Still unable to rid himself of the voices, he went down to the foyer. There were only two other people there – an Egyptian receptionist, and a woman in a hijab in a glass-walled computer room. “I thought, ‘Aha, they must be the conduits’,” Amr says. “I walked over to the computer room, and screamed through the glass at the woman. When the receptionist noticed, I went over to him and screamed for several minutes straight.”


The relationship between mental health and terrorism has been scrutinised by Emily Corner and Paul Gill, two crime scientists from University College London. In a 2017 article, they described this relationship as “far more complex than typically presented”. Lone wolf terrorists were more likely to have a diagnosed disorder than the general population, but were also 13.5 times more likely to have one than group-based terrorists. Of 76 individuals involved in attacks between 2014 and 2016, a history of psychological instability was noted in 21, or more than a quarter.

In another analysis of individual referrals, Corner and Gill found just 10 per cent of those with psychosis were religiously inspired, compared to 15 per cent who had right-wing beliefs and 32 per cent who held a single-issue ideology. 

Corner dismissed the idea of a causal link between mental illness and terrorism – “we have been very clear that mental health doesn’t cause violence” – and the paper she co-authored criticises sensationalist media reporting of “mentalhadists”.

Nevertheless, she notes there have been a number of cases where intervention could have pre-empted an incident: “They were making violent statements, and the reason they went on to act violently was because they didn’t get help.”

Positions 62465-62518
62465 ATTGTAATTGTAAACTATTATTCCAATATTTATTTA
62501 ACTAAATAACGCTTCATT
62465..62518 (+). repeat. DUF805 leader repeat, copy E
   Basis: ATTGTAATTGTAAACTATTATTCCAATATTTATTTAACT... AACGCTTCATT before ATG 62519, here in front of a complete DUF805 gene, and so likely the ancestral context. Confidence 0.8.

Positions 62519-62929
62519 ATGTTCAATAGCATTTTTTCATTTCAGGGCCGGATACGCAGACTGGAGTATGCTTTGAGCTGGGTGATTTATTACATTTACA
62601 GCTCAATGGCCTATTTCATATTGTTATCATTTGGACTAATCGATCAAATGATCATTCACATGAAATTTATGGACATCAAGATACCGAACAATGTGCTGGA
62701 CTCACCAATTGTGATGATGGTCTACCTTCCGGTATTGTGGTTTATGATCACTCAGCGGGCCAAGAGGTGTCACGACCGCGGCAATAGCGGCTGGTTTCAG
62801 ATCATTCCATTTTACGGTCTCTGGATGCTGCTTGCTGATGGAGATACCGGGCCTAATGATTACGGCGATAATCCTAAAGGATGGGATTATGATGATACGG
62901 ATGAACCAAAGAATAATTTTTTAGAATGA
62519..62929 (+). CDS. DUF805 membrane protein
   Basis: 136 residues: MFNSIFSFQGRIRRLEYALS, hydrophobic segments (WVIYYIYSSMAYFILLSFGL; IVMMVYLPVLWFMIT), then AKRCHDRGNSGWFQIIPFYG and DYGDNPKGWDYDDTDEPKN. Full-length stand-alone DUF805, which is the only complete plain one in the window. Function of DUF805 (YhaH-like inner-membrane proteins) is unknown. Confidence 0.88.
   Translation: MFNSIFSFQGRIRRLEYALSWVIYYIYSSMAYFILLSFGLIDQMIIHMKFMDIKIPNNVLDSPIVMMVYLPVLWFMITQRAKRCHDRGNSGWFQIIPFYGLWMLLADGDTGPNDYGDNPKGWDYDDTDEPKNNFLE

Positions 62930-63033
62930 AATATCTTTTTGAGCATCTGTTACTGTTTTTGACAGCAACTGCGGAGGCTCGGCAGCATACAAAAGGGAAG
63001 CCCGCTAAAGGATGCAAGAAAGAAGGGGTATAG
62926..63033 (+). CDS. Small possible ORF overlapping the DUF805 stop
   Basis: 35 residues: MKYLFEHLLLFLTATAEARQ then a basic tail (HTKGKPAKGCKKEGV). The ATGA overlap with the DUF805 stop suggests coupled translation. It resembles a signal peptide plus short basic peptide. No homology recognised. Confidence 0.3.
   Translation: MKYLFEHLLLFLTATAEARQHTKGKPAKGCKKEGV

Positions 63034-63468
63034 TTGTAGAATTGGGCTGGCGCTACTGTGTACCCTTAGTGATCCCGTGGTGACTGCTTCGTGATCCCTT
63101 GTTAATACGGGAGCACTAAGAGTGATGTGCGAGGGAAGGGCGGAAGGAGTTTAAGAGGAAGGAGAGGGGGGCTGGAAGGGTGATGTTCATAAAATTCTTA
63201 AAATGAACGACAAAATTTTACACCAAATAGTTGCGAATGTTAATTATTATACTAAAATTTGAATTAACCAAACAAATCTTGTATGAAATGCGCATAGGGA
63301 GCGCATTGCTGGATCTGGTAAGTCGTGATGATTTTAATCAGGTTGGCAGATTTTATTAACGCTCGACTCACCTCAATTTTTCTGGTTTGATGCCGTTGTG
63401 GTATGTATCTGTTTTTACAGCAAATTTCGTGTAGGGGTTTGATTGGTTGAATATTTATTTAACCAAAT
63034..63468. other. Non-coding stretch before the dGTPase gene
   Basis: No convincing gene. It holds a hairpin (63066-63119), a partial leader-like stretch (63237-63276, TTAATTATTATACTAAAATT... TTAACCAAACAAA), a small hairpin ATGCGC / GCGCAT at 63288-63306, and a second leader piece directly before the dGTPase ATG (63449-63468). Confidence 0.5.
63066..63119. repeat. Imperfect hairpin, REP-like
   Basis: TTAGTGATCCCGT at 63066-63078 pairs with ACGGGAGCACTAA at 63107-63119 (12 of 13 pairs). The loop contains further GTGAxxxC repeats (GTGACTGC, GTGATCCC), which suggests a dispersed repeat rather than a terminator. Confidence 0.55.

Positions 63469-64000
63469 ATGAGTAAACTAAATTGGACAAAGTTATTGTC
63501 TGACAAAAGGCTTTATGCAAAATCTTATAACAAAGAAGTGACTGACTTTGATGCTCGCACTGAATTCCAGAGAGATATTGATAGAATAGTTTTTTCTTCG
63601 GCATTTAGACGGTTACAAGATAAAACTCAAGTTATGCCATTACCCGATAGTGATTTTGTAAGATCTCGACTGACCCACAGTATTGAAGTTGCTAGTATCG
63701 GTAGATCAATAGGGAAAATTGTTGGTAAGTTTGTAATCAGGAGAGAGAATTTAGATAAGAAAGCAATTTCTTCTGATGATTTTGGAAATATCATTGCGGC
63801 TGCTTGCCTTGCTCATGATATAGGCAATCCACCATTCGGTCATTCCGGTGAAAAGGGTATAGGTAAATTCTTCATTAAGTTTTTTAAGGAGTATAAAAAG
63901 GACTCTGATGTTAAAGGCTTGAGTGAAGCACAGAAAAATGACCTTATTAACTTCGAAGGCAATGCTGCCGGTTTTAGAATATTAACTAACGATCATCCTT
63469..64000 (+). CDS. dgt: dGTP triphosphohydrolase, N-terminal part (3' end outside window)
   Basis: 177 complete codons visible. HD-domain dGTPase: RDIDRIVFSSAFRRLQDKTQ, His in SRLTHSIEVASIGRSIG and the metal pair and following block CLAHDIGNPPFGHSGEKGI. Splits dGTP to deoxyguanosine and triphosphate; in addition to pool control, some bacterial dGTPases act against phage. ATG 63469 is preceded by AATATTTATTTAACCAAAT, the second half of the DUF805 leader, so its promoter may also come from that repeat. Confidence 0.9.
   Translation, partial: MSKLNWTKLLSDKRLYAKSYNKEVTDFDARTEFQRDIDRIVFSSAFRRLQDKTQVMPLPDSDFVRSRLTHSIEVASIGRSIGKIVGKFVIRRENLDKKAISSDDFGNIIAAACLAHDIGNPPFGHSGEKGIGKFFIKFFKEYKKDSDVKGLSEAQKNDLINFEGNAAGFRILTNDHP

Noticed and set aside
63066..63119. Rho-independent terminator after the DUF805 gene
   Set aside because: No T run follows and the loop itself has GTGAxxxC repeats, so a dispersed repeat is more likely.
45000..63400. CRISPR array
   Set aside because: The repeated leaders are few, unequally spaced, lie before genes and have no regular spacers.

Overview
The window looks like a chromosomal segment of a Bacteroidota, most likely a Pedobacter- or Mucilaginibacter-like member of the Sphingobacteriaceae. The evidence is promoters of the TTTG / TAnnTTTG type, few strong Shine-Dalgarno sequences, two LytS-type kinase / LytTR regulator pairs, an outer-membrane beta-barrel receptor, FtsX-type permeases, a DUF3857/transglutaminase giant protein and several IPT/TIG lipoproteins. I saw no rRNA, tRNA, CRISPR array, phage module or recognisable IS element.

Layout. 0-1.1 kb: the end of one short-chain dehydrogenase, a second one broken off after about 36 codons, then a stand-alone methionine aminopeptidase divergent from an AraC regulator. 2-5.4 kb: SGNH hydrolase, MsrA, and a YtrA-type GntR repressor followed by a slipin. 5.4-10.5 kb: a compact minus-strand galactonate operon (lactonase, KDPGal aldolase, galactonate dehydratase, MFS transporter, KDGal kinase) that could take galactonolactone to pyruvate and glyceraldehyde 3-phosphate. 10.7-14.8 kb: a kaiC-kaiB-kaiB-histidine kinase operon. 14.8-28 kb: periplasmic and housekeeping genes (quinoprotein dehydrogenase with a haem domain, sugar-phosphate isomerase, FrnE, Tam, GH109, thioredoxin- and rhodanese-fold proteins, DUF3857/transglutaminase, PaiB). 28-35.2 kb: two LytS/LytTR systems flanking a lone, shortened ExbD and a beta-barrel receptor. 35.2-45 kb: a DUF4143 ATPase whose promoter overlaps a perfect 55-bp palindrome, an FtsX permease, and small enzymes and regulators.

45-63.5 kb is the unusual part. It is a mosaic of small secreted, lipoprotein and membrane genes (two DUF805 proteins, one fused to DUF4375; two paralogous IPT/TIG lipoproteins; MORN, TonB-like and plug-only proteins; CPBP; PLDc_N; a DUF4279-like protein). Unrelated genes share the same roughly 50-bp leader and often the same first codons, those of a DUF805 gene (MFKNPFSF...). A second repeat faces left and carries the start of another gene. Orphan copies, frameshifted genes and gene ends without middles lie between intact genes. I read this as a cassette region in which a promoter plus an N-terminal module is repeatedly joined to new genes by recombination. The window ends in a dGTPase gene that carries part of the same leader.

The Prevent programme is often criticised for its blunt approach – including from medics who fear it is damaging patient-doctor relations. But Corner, who has interviewed a number of Prevent practitioners, praises it for helping to identify those in need of medical attention.

It is ironic, perhaps, that mental health services could be protected in the name of counter-terrorism, when elsewhere they are in line for NHS budget cuts.

Corner is keen to see all mental health services improved, with more emphasis on the early stages of identifying problems: “When you go through the NHS, unless you’re actually unwell at that stage, booking an appointment for care takes months and months and months.”


After Amr finished screaming, the stunned receptionist called the university dean, who sent him to hospital. He received anti-psychotic medication and was eventually released into the care of his parents. The delusions did not vanish immediately. “Even after I was released I still believed a few things,” he says. He still heard voices. “I eventually joined the CIA because they promised to help with my exams.”

This particular belief helped him to re-join university – “They gave me the answers while I was taking my exams, but the condition was you had to stop talking about the theories.”

Eventually, only Princess Diana was left, whom he considered a guardian. “She would appear crouched on lamp posts.” Then, even she disappeared.

Ten years on, Amr has not experienced delusions again. He feels lucky that he received treatment in time, and wonders how the media would have reported it if his delusions had driven him to do something newsworthy.